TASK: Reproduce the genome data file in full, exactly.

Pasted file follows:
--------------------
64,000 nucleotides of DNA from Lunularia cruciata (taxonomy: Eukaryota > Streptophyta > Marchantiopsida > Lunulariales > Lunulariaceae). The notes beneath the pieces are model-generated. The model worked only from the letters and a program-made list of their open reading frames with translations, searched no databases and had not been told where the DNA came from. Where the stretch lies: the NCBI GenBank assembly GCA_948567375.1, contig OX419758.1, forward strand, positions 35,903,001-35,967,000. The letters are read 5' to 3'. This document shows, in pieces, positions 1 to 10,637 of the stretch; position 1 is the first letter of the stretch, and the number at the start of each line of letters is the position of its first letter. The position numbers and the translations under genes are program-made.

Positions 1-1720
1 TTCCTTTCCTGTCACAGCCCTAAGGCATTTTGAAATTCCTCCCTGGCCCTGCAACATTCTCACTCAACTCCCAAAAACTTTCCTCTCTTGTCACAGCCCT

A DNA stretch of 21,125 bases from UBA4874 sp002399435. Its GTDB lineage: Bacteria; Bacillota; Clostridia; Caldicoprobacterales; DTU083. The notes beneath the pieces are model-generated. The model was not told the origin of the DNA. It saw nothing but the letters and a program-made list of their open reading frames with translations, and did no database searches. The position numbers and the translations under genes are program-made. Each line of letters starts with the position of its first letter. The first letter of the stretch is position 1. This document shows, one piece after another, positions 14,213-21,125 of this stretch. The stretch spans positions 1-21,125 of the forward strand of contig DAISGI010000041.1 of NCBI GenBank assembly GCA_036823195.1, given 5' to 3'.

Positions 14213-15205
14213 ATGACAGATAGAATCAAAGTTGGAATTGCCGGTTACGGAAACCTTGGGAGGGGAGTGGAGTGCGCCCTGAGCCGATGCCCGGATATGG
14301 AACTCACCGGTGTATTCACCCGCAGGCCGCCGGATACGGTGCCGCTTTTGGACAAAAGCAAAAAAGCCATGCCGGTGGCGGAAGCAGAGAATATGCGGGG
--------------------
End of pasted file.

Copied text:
64,000 nucleotides of DNA from Lunularia cruciata (taxonomy: Eukaryota > Streptophyta > Marchantiopsida > Lunulariales > Lunulariaceae). The notes beneath the pieces are model-generated. The model worked only from the letters and a program-made list of their open reading frames with translations, searched no databases and had not been told where the DNA came from. Where the stretch lies: the NCBI GenBank assembly GCA_948567375.1, contig OX419758.1, forward strand, positions 35,903,001-35,967,000. The letters are read 5' to 3'. This document shows, in pieces, positions 1 to 10,637 of the stretch; position 1 is the first letter of the stretch, and the number at the start of each line of letters is the position of its first letter. The position numbers and the translations under genes are program-made.

Positions 1-1720
1 TTCCTTTCCTGTCACAGCCCTAAGGCATTTTGAAATTCCTCCCTGGCCCTGCAACATTCTCACTCAACTCCCAAAAACTTTCCTCTCTTGTCACAGCCCT

A DNA stretch of 21,125 bases from UBA4874 sp002399435. Its GTDB lineage: Bacteria; Bacillota; Clostridia; Caldicoprobacterales; DTU083. The notes beneath the pieces are model-generated. The model was not told the origin of the DNA. It saw nothing but the letters and a program-made list of their open reading frames with translations, and did no database searches. The position numbers and the translations under genes are program-made. Each line of letters starts with the position of its first letter. The first letter of the stretch is position 1. This document shows, one piece after another, positions 14,213-21,125 of this stretch. The stretch spans positions 1-21,125 of the forward strand of contig DAISGI010000041.1 of NCBI GenBank assembly GCA_036823195.1, given 5' to 3'.

Positions 14213-15205
14213 ATGACAGATAGAATCAAAGTTGGAATTGCCGGTTACGGAAACCTTGGGAGGGGAGTGGAGTGCGCCCTGAGCCGATGCCCGGATATGG
14301 AACTCACCGGTGTATTCACCCGCAGGCCGCCGGATACGGTGCCGCTTTTGGACAAAAGCAAAAAAGCCATGCCGGTGGCGGAAGCAGAGAATATGCGGGG